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Make Your .NET Data More Useful with Treemap Visualization

Using visualizations such as pie charts and bar graphs to present data is nothing new. But what happens when you've got more data points than a pie chart can render? Enter the treemap! Use the .NET Treemap Control to create your own Treemap Application and render any data you like.


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isualization is all about taking data and turning it into useful information. The technique is glaringly useful and widely used. Consider the following situation: you want to display the profiles of the population of a country, divided by age.

Age Group



Number of People

0-18

1,452,382

18-35

1,231,987

35-50

842,427

50+

692,120

This type of presentation requires more thinking to get a grip on the data than it should. This is the kind of processing that the computer should be doing for you. For instance, the computer could make this easier on the end user by changing the raw figures into percentages.

Age Group

Percentage of Population

0-18

42%

18-35

39%

35-50

11%

50+

8%

The percentages tell a better story. But understanding could be enhanced even further if it the data were drawn as a pie-chart, as in Figure 1.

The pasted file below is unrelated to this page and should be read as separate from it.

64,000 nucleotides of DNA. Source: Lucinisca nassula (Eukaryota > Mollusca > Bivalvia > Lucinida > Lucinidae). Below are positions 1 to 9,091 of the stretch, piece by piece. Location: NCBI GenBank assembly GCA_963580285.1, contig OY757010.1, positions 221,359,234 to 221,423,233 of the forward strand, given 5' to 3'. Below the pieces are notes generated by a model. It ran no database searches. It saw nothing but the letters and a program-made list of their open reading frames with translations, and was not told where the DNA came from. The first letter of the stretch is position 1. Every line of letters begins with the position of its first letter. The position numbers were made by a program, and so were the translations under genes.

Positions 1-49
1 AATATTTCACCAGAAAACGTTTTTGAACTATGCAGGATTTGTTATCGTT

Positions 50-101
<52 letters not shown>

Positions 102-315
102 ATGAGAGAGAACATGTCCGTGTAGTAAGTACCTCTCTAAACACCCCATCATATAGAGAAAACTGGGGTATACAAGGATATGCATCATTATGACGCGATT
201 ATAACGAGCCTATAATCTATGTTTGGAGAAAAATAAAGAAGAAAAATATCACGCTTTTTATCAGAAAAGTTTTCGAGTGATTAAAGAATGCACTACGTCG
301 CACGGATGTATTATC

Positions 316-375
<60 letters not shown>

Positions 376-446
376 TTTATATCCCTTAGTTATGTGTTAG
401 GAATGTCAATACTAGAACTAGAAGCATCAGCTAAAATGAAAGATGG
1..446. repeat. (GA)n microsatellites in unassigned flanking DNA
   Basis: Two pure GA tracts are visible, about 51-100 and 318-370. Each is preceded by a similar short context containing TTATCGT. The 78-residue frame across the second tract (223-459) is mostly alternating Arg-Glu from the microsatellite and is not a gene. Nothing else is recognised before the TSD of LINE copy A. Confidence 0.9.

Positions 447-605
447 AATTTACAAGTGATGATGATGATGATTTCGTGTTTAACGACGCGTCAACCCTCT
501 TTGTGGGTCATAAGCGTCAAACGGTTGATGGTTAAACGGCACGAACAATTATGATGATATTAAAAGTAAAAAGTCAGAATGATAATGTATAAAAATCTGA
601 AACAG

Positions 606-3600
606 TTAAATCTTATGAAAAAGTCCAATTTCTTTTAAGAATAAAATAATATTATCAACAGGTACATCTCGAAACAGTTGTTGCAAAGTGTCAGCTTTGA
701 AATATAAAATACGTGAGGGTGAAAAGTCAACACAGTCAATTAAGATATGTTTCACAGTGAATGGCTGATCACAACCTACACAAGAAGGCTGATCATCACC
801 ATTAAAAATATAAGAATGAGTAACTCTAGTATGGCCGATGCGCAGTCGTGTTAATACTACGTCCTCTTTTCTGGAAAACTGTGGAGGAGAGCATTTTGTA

Figure 1: This pie chart represents the data even more accessibly.

From the size of the slices on the pie, end users can more easily interpret the data and turn it into useful information.

But what happens when you've got a lot of data to visualize? Bar charts and scatter charts, while useful, are limited in the number of data points that they can render.

Making the Case for Advanced Visualization
What would happen if you wanted to view data from every country in the world, broken down in the same way? Would you have a page showing hundreds of pie charts? How would these pie charts relate to each other?

These are the problems that the treemap visualization has been designed to solve. The treemap allows you to render a complex, hierarchical dataset in a relational view. It is capable of plotting many data points and keeping it visually consistent. An example of a treemap in commercial use is SmartMoney.com's Market Map, which takes the instruments that are in the S&P 500 index of stocks and creates a treemap.

On this treemap, the market is divided into sectors. Each sector has a number of stocks. The area of the sector is divided up into a number of rectangles with the size of the rectangle being directly proportional to the market cap of the company (the market cap is the number of shares available times the price of a share). The color of the rectangle shows the current change in price. Hovering over a rectangle shows more detail on the company in question.

As you can see, a vast amount of information is presented to the user:

  • Company placement by sector
  • Market cap of every company in the index
  • Current status of the stock (up/down) every company
  • Overall view of the market today
  • Overall view of every sector today

This is an incredibly useful tool. On any given day, you can easily see which sectors and companies are doing well, and which are doing badly.

In this article, you'll use a similar visualization technique to build an application that renders whatever data you like.



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